The appeal of a Greek citizen to International Criminal Court of the Hague raised some eyebrows and triggered some ironic comments. Can the Greek political leadership be accused of ‘genocide and crimes against humanity’ due to the harsh austerity? It is certainly an issue of definition. However, here comes United Nations expert on foreign debt and human rights and warns that the austerity measures aiming to solve the Greek debt crisis may result in violations of basic human rights of the people. What are basic human rights? “The rights to food, water, adequate housing and work under fair and equitable conditions” say the Office of the High Commissioner for Human Rights.
Human Rights that are hard to maintain, when one considers that one in two Greeks below 25 years old are without job, that the number of unemployed Greeks is one million, that minimum wages have been dropped down to 489 euro net per month, and even those living below the poverty line have to pay taxes. At the same time living standard costs, utility prices, basic needs goods and services remain high.
Greek austerity measures could violate human rights, UN expert says. (From UN News Centre)
30 June 2011 –
The United Nations independent expert on foreign debt and human rights warned today that the austerity measures and structural reforms proposed to solve Greece’s debt crisis may result in violations of the basic human rights of the country’s people, the Office of the High Commissioner for Human Rights (OHCHR) reported.“The implementation of the second package of austerity measures and structural reforms, which includes a wholesale privatization of state-owned enterprises and assets, is likely to have a serious impact on basic social services and therefore the enjoyment of human rights by the Greek people, particularly the most vulnerable sectors of the population such as the poor, elderly, unemployed and persons with disabilities,” said CephasLumina, who reports to the UN Human Rights Council in Geneva.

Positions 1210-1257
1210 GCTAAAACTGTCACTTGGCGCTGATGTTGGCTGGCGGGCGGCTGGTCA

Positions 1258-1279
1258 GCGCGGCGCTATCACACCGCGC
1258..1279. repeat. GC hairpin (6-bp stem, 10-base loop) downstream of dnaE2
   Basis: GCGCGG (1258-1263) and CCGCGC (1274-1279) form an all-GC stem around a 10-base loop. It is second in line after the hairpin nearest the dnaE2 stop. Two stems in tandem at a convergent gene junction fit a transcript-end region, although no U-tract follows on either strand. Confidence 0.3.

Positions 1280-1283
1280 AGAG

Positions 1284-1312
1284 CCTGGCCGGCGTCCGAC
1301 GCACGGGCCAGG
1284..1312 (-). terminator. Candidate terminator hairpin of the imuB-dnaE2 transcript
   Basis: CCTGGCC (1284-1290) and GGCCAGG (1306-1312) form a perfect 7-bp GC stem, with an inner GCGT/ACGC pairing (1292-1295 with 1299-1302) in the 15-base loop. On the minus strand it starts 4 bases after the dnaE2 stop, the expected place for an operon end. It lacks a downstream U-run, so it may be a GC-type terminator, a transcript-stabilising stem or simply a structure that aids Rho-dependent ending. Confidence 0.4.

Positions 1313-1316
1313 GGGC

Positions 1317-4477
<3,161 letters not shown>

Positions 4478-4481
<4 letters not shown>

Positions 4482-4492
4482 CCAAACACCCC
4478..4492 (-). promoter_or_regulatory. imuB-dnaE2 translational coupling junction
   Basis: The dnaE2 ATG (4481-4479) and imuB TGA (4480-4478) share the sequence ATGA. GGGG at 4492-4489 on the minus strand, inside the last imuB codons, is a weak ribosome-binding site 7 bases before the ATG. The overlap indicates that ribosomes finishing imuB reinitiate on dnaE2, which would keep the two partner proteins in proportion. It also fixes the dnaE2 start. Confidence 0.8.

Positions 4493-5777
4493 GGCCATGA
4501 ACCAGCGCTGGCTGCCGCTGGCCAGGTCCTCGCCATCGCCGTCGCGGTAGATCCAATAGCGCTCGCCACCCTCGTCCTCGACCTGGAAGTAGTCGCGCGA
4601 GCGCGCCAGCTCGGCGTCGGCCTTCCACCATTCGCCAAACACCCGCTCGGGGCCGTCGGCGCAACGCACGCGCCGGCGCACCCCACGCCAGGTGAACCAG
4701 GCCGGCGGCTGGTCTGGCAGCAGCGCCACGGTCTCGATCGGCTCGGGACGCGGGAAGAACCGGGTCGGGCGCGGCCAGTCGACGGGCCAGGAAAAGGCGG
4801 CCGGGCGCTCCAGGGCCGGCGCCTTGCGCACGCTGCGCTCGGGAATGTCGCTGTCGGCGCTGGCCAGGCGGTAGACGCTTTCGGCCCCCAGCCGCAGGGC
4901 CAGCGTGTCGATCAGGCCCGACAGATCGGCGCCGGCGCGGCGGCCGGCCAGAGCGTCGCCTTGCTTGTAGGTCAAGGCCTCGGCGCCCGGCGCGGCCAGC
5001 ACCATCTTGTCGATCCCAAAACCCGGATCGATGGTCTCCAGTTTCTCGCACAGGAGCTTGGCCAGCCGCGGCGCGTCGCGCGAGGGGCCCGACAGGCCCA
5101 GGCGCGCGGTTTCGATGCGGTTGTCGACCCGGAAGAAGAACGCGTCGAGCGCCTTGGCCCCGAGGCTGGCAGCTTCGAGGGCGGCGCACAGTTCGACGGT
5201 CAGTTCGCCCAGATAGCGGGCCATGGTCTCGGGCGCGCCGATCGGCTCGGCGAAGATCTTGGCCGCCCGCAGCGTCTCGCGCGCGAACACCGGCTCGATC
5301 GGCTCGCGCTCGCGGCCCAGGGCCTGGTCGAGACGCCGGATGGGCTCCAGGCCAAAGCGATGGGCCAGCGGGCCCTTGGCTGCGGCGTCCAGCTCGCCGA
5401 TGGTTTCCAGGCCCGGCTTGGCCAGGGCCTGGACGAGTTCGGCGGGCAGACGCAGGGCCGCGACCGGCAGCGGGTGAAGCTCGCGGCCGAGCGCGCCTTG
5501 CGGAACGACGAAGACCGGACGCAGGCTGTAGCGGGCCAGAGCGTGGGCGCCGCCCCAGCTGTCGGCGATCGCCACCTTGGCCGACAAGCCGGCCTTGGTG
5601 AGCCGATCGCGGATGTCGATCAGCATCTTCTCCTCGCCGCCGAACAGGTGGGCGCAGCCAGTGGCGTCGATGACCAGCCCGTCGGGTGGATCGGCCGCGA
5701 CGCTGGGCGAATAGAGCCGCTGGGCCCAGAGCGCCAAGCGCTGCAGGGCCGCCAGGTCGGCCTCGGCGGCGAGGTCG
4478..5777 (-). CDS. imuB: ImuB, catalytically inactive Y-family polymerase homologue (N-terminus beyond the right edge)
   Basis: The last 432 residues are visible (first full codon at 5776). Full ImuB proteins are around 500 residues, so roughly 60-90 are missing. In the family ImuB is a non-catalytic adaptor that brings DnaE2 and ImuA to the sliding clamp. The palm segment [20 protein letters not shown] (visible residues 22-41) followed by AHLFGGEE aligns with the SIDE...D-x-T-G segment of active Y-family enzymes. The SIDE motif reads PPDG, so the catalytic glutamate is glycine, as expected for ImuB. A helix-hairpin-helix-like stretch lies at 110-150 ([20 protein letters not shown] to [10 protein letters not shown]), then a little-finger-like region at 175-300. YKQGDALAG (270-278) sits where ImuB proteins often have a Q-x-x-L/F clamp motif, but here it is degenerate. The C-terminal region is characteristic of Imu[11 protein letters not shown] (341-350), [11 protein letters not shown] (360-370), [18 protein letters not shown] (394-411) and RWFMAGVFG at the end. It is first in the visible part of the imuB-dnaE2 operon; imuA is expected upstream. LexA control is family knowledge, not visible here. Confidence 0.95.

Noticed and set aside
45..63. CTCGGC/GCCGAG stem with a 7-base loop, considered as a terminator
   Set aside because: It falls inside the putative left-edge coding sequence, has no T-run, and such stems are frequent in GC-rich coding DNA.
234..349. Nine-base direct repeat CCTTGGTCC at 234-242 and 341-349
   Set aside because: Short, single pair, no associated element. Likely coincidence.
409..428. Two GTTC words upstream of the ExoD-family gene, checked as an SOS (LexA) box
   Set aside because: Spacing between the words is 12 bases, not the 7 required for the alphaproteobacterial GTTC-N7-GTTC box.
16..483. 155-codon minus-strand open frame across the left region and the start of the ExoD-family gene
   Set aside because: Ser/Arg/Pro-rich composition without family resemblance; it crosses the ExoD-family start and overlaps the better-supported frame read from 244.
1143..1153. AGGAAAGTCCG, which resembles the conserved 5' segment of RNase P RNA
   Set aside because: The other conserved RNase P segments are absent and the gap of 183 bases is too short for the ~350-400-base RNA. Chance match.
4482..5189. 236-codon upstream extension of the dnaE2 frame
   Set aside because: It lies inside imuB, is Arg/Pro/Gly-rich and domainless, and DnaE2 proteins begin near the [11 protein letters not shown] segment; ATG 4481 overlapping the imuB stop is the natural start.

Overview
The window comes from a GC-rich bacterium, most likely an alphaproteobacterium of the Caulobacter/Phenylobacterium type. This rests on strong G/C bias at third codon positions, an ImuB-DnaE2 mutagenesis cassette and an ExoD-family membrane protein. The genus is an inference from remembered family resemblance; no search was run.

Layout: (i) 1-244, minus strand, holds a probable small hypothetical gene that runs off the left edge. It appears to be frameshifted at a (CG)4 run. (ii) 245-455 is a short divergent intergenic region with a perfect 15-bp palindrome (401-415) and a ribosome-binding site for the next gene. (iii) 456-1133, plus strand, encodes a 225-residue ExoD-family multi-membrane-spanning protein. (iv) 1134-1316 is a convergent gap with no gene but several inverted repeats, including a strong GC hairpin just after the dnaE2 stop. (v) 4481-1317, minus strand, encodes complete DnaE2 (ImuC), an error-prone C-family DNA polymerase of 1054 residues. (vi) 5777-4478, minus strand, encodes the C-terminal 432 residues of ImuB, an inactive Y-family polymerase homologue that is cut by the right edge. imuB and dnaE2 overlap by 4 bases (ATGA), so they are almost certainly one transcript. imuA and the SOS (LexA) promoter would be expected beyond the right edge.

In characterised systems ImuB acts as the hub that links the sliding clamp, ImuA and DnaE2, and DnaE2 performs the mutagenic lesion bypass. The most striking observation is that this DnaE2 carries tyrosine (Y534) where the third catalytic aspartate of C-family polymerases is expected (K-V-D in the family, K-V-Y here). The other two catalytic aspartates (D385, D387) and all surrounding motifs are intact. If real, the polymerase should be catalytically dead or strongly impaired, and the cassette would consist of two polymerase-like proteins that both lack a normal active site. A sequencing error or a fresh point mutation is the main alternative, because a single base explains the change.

“The rights to food, water, adequate housing and work under fair and equitable conditions should not be compromised by the implementation of austerity measures,” he said, urging the Government to “strike a careful balance between austerity and the realization of human rights, taking into account the primacy of States’ human rights obligations.”
Mr. Lumina also called upon the authorities to maintain some fiscal leeway to meet its people’s basic human rights, particularly economic, social and cultural rights.
“Tax rises, public expenditure cuts and privatization measures have to be implemented in such a way that they do not result in unbearable suffering of the people,” he said.
“Debts can only be paid out of income,” Mr. Lumina said. “A shrinking economy cannot generate any revenue and contributes to a reduced capacity to repay the debt. More time should have been allowed for the restructuring measures already in place to work.”
The independent expert also called on the International Monetary Fund (IMF), the European Union (EU) and the European Central Bank (ECB) to remain aware of the human rights impact of the policies they design in attempting to resolve the sovereign debt crises in Greece and other countries.
“There will be no lasting solution to the sovereign debt problem if the human rights of the people are not taken into account,” said Mr. Lumina, who serves in an unpaid capacity.
Thanks to KTG-Reader Kostas for the link.